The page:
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Conditional Mood‏‎ in English Grammar

Daring skier jumping over a car park.

A true daredevil.

The Conditional Mood is the form of the verb used in conditional sentences to refer to a hypothetical situation or an uncertain event that is dependent on another set of circumstances.

In other words, the conditional mood talks about something which might happen if something else does!

When we talk about a conditional situation, we must be able to tell the difference between what is real and what is possible.

In English, then, there are three types of conditional sentences:

Factual

When he has a competition, I can’t watch.

It’s true; it is a fact! Every time he is in a competition I’m so nervous I find it impossible to watch him jump.

Predictive

If he reaches the finals, I won’t be able to watch.

I’m predicting what will happen. From past experience I know this it is going to happen.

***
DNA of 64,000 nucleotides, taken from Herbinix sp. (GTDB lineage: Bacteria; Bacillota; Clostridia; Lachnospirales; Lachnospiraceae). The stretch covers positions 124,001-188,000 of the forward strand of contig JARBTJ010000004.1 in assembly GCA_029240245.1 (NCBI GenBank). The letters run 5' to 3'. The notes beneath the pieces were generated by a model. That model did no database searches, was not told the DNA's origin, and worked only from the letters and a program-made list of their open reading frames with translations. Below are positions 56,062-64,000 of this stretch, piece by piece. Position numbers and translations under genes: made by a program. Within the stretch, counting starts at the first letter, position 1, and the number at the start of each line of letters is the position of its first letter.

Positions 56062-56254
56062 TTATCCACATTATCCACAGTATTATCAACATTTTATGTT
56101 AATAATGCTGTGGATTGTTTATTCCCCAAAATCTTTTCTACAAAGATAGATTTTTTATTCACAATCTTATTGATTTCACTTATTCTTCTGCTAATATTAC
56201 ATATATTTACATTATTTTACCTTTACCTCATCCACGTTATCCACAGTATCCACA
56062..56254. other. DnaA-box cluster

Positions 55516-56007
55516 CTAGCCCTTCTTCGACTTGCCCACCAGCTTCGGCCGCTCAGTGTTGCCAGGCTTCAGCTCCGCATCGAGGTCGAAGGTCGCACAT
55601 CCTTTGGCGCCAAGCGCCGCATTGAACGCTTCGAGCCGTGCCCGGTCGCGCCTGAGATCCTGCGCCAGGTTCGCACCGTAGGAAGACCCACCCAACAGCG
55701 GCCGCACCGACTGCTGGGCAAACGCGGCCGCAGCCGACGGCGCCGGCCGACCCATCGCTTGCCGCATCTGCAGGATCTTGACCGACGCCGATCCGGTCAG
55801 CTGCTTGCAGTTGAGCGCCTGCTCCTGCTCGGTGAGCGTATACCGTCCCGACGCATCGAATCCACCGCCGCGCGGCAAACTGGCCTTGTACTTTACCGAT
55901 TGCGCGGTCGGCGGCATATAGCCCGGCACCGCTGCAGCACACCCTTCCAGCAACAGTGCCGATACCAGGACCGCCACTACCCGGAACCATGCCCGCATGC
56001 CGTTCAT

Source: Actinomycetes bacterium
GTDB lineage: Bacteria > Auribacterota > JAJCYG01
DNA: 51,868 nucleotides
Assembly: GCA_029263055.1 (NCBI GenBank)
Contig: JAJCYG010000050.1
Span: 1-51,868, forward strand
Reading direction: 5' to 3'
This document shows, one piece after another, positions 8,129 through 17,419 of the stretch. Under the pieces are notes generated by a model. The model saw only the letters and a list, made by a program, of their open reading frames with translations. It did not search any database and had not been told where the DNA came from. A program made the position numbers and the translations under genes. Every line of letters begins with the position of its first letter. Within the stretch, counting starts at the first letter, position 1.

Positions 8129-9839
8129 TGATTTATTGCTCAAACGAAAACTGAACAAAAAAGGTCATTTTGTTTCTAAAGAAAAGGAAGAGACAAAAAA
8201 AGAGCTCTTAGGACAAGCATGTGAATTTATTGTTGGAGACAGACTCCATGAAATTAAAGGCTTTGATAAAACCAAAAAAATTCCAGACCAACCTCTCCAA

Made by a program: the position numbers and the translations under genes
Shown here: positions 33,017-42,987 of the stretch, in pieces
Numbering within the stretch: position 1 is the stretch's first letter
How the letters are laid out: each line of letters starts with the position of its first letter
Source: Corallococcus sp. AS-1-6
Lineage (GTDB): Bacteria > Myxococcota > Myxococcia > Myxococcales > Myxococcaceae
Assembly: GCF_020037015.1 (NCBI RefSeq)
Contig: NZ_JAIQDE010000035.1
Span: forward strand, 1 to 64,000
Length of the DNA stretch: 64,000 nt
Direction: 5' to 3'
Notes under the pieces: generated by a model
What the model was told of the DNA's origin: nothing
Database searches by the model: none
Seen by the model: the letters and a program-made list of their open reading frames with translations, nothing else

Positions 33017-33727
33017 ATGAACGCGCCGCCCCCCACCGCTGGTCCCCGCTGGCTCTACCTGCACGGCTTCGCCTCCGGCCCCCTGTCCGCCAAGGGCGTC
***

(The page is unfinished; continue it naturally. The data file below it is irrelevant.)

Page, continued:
Speculative

If I were to go to the next Olympics, I wouldn’t be able to watch him.

This is more contemplative. I’m wondering about the future and the consequences of what might happen. It’s very uncertain if he’ll make the Olympic team and if he does I’m not sure at all if I could watch him compete.

Meanwhile, the conditional mood can be expressed using several verb forms:

Simple

I would watch.

Progressive (aka continuous)

I would be watching.

Perfect Simple

I would have watched.

Perfect Progressive (aka continuous)

I would have been watching.

Useful Links

Conditionals in English Grammar – a general introduction to conditionals.

Conditional Clauses in English Grammar – more about building conditionals.

First Conditional or Second Conditional‏‎ – often confusing for students; which one to use?

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